It’s rare for politicians of the same party as the president to withhold their support for a president who declares his intention to seek re-election.
That is what is happening within the Republican Party.
Mitt Romney, who wants to represent Utah in the U.S. Senate, says he cannot commit to supporting Donald Trump, who Romney once described as a “phony” and a “fraud.” Same for Sen. John Cornyn of Texas; ditto for Sen. Ron Johnson of Wisconsin; also ditto for lame-duck House Speaker Paul Ryan, also of Wisconsin.
Hey, what’s going on here?
Is the president, um, toxic to Republicans? Are his GOP brethren afraid to get too close to the guy who is the titular head of their political party?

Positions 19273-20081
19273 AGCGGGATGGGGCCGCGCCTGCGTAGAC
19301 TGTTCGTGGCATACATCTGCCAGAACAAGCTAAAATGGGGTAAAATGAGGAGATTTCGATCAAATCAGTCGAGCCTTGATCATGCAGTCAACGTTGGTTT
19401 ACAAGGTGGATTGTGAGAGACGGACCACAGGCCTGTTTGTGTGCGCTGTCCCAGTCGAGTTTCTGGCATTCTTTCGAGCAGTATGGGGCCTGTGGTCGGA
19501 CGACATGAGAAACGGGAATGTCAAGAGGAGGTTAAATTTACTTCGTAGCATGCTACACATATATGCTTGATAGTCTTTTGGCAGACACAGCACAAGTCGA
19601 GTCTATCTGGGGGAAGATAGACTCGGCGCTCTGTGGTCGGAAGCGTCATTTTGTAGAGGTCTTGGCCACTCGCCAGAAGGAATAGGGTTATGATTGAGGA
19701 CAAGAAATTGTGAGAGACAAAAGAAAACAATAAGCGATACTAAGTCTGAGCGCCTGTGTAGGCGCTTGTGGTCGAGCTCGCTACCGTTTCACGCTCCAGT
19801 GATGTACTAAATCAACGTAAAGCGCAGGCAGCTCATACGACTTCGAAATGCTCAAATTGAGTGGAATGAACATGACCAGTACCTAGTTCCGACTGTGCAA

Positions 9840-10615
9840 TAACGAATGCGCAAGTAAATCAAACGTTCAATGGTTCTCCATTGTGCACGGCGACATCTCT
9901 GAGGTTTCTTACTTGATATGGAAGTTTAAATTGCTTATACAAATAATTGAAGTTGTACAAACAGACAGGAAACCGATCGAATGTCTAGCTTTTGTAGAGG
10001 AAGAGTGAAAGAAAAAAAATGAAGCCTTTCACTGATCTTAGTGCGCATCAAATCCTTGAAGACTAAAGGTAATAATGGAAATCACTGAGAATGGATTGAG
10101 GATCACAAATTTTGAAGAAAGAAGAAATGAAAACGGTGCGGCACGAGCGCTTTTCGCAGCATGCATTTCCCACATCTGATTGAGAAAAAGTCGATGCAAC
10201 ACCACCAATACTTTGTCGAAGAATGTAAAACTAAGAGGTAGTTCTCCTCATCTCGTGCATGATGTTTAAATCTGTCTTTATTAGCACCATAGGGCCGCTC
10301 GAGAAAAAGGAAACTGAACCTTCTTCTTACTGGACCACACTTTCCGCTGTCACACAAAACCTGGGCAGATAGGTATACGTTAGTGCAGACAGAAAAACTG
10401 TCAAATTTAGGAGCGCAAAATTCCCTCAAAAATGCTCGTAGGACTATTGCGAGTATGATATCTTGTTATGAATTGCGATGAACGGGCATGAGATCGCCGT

Hmm. Maybe they’re looking at recent history.
Trump backed a sitting U.S. senator from Alabama, Luther Strange, only to watch him lose that state’s GOP primary to Roy Moore, the guy accused by several women of sexual assault; Trump then threw his backing behind Moore, who ended up losing to Democratic U.S. Sen. Doug Jones in the special election.
Trump then backed a Republican candidate for the U.S. House in Pennsylvania. Oops! Then the GOP candidate lost to the Democrat.
I’m thinking the Republicans might be taking stock of the president’s actual political clout, looking past the braggadocio that flies out of the president’s mouth.
Trump boasts about all the “winning” he has brought to government and to public policy. The way I look at it, he isn’t winning nearly as much as he would like us all to believe.
The act of “winning” in Trump’s world bears no resemblance to the reality the president is facing as he confronts what is looking more and more like a difficult ride through the 2018 midterm election.
That, of course, presumes the president is able to discern the politically obvious. Of that I am not at all certain.